When a patient has venous insufficiency, the veins in their arms and legs aren’t adequately clearing these extremities and fluids accumulate. This leads to swelling and pain, along with the potential for poor wound healing. This can also be caused by lymphedema. We described the causes and signs of lymphedema in July’s first blog. In this second blog, let’s get into how Dr. Stevens helps treat patients with lymphedema who are having problems with wound healing.
What are the stages of lymphedema?
There are four stages to this condition:
- Stage 0 — Also called latent lymphedema, there are no visible changes, but the lymph transport is impaired. Patients may have tightness in the skin or heaviness.
- Stage 1 — This is mild lymphedema. It includes mild swelling that will begin in the furthest part of the limb, such as the hand or foot, and slowly moves up the limb. Gravity causes this pooling during the day, and it may disappear at night when the limbs are raised.
- Stage 2 — Moderate lymphedema causes the skin to acquire a spongy appearance and it pits less than in Stage 1 because the skin is gradually thickening due to fibrosis. Fatty tissue will likely be accumulating below the skin due to inflammation from the lymph fluid building in the tissues.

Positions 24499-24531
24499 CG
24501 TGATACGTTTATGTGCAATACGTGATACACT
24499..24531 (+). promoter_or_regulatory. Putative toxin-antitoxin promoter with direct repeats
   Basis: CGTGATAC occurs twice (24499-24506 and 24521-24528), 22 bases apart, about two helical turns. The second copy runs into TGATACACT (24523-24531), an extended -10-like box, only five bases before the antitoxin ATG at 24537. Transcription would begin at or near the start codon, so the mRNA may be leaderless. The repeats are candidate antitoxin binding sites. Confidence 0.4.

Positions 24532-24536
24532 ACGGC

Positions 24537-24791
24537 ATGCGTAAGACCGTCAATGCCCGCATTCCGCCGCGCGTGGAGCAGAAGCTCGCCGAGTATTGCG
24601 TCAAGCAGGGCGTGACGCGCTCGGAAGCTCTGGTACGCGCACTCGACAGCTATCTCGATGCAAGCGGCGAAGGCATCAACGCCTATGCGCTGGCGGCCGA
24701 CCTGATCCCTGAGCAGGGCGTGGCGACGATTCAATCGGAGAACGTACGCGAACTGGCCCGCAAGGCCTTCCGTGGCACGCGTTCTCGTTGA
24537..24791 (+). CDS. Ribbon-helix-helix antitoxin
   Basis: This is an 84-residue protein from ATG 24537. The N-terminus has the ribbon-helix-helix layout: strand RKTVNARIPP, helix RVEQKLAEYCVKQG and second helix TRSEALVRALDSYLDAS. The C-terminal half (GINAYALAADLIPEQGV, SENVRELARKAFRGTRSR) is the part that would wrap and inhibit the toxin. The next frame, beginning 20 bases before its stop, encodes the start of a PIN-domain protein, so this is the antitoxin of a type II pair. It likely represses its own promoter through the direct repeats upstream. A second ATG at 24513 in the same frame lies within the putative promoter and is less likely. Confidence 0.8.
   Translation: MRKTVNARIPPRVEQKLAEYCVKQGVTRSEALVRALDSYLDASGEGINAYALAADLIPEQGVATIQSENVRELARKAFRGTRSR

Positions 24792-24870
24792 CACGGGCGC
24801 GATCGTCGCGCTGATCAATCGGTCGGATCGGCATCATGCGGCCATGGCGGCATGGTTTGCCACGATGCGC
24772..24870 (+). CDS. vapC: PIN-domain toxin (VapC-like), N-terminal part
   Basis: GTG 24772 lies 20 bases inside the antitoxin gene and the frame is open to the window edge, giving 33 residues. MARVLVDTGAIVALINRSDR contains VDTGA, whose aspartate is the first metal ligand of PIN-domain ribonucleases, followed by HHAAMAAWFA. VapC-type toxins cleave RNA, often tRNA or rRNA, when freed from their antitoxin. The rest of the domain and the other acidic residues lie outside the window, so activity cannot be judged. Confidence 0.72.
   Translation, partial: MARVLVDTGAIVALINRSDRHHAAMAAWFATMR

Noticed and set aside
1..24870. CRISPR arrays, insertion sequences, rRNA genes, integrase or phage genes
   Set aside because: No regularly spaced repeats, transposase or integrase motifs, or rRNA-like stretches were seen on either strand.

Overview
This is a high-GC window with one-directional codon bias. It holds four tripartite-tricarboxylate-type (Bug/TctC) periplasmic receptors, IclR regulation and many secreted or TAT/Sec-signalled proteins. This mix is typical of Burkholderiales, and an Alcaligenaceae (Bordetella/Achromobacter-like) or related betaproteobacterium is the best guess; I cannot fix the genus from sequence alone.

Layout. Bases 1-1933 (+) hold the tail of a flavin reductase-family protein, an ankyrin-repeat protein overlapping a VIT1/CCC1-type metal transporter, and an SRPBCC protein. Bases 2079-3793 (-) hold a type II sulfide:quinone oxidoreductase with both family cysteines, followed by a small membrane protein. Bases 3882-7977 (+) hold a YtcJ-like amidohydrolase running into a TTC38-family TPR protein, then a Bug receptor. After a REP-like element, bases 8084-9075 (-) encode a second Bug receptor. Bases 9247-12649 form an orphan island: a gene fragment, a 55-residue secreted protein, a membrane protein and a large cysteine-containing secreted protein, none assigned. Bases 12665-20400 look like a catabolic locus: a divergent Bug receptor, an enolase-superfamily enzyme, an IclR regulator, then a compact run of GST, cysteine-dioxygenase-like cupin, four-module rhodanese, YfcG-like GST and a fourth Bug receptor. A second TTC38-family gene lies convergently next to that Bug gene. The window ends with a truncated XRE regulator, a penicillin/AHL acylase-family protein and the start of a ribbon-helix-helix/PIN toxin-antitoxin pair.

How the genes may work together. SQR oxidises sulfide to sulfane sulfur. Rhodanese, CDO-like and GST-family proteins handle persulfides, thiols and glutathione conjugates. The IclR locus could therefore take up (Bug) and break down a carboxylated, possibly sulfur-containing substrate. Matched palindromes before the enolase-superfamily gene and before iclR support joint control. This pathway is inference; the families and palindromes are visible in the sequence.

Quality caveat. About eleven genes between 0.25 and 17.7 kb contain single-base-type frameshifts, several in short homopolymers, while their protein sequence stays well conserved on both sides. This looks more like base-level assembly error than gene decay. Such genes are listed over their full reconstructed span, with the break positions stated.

- Stage 3 — Also known as severe lymphedema, the skin becomes very hard and scaly and enlarges significantly. The skin can begin leaking, a condition known as lymphorrhea through breaks in the skin. Skin folds become a problem and infections develop in them. The limbs become very heavy and impact movement.
Wound care in patients with lymphedema
When a patient’s vascular or lymphatic function are impaired, any injury to the skin can lead to infection and incomplete healing of the wound. This is a dangerous situation and needs attention from a specialist such as Dr. Stevens.
If a patient with lymphedema incurs a wound, these are some of the treatment steps used by Dr. Stevens to help heal the injury:
- Aggressive administration of antibiotics to avoid cellulitis
- Debridement to remove necrotic tissue
- Gentle scrubbing and irrigation of the wound
- Compressive and non-adhesive dressings to help with wound healing and to avoid deep venous thrombosis
- Massage therapy to help with fluid drainage
- Exercise involving gentle muscle contraction
- Applying either radiofrequency ablation or sclerotherapy to address the underlying venous insufficiency and venous hypertension
- Application of Apligraf as needed to help with venous ulcer healing
- Utilization of both CircAid and Flexitouch systems to help manage swelling
If you have swelling in your arms or legs, it can be a sign of venous insufficiency or lymphedema. Either way, Dr. Stevens should see you to get the situation under control. Call us at Premier Heart & Vein Care, (805) 540-3333, to set up your appointment.